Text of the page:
EU Affairs

The German Bundestag Woke Up Right in Time 

To handle the current COVID-19 crisis, Germany can learn from the crisis management experience of the French constitutional bodies. Just in time, the Bundestag has taken a path to hopefully save us from a long-lasting legal exceptional situation. It could have been even stricter.

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To handle the current COVID-19 crisis, Germany can learn from the crisis management experience of the French constitutional bodies. Just in time, the Bundestag has taken a path to hopefully save us from a long-lasting legal exceptional situation. It could have been even stricter.

After the French government initially banned gatherings of groups of people and closed numerous public facilities, a so-called “confinement” entered into force in France on 17 March. These initial restrictions were based on articles L. 3131-1 of the Public Health Code (CSP), passed in the wake of the SARS epidemic of the early 2000s. In the meantime, the French legislator has incorporated them  into the legal regime of a new state of emergency. In order to contain the spread of the SARS-CoV-2 virus, the government – now on the basis of the new state of emergency – has banned anyone from leaving their home anywhere in France unless it serves one of the eight reasons listed exhaustively. These include, for example, not being able to move to work (1°), making necessary purchases for professional or private reasons (2°), seeking medical assistance (3°) or “moving for a short period of time close to home in order to exercise alone or walk pets” (5°). The last exception in particular, which is in practice relevant for most citizens, has been successively strengthened: exercise outside is limited to once a day, for one hour and within a radius of 1 kilometre of the domicile. The French exception differs from the German restrictions, which some regions have adopted recently following the example of Bavaria. It differs particularly insofar as that reasons for leaving one’s home are conclusive (no examples for the rules) and that the justification for being outside must be proven on request with a document filled out and signed by the person (government form for a declaration on oath).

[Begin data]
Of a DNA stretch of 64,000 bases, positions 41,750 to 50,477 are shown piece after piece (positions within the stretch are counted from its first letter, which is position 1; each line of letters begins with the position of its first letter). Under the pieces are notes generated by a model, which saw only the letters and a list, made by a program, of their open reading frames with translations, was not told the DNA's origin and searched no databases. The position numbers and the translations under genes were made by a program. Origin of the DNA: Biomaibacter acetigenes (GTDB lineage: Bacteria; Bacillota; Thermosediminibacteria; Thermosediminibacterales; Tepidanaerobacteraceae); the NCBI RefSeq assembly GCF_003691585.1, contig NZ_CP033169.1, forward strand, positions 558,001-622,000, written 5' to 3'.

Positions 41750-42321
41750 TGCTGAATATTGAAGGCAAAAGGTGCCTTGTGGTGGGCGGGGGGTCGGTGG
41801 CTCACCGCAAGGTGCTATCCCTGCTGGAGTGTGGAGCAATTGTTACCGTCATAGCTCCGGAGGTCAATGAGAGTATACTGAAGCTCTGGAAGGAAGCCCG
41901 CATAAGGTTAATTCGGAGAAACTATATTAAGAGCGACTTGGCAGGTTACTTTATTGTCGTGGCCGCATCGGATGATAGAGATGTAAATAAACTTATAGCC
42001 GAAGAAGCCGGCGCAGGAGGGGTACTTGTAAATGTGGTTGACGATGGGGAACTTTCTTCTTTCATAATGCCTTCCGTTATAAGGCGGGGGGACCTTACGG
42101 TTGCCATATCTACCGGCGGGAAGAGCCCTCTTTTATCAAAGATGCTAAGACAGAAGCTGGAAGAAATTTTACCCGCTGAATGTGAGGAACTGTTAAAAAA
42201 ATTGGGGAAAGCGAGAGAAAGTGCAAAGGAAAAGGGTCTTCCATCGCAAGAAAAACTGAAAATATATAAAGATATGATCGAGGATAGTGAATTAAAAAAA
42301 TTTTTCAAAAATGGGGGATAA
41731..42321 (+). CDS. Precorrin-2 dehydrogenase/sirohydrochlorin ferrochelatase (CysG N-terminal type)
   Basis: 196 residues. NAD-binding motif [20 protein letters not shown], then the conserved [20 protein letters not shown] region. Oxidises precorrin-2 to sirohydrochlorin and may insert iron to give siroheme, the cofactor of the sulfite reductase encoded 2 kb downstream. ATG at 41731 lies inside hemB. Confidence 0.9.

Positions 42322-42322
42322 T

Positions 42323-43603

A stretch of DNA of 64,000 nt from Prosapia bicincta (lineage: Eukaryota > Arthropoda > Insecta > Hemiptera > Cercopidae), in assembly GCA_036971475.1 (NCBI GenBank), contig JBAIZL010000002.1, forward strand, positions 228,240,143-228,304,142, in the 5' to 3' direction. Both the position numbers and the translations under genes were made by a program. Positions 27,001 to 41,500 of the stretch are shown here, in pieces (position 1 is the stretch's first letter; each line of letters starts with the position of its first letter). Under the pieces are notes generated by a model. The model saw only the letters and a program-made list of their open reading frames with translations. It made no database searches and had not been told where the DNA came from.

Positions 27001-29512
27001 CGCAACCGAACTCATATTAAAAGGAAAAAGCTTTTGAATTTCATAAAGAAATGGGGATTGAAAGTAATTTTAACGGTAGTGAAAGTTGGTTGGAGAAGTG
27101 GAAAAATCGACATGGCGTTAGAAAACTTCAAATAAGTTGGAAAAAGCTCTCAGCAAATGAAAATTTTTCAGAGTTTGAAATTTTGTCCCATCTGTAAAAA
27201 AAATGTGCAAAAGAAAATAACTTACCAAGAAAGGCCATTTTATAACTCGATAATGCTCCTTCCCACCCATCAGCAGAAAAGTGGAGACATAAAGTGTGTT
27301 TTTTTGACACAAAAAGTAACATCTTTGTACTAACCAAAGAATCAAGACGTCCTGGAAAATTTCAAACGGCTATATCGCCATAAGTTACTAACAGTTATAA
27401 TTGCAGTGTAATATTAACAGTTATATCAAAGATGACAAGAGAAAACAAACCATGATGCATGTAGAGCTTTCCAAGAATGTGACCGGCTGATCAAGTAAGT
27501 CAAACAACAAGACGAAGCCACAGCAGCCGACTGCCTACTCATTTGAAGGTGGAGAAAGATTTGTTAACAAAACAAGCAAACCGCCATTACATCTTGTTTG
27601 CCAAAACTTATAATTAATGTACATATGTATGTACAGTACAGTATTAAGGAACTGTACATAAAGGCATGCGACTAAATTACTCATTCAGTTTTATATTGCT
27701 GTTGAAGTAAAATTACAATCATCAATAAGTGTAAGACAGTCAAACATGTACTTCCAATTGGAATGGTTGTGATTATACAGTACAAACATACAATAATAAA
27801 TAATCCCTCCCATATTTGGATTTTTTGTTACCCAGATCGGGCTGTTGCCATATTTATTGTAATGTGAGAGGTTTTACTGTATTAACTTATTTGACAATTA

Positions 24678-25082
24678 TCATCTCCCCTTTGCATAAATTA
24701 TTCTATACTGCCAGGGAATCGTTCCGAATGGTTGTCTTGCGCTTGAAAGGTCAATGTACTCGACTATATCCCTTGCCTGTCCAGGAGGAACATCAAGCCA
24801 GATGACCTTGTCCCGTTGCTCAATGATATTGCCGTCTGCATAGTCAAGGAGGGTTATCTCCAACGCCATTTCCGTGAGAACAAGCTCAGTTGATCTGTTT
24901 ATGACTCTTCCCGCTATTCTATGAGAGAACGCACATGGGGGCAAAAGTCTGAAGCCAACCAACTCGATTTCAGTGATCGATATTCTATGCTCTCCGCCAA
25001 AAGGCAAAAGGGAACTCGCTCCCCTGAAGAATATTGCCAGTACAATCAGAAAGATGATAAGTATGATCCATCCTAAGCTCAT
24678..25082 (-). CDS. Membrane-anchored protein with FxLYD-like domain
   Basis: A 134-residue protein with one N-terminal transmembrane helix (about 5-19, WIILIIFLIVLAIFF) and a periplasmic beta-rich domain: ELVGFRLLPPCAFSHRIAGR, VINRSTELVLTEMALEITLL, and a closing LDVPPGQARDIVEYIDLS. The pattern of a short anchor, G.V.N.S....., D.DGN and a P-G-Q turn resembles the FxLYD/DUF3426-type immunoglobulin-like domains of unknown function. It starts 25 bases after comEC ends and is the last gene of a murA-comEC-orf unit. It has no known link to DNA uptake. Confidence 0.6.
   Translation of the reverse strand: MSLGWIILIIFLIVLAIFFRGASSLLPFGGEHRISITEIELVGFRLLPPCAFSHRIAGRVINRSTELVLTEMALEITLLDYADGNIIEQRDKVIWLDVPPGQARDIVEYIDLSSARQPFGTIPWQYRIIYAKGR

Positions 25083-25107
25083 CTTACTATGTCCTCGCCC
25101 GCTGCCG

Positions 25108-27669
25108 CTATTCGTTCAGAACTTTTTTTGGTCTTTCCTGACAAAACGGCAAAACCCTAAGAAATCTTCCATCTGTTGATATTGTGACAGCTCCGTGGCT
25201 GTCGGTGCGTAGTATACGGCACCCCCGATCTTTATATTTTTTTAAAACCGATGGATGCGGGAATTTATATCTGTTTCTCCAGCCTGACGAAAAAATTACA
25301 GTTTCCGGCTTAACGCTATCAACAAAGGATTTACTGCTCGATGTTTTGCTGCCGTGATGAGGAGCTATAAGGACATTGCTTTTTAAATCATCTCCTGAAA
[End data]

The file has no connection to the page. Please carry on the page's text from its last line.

The Road to a New State of Emergency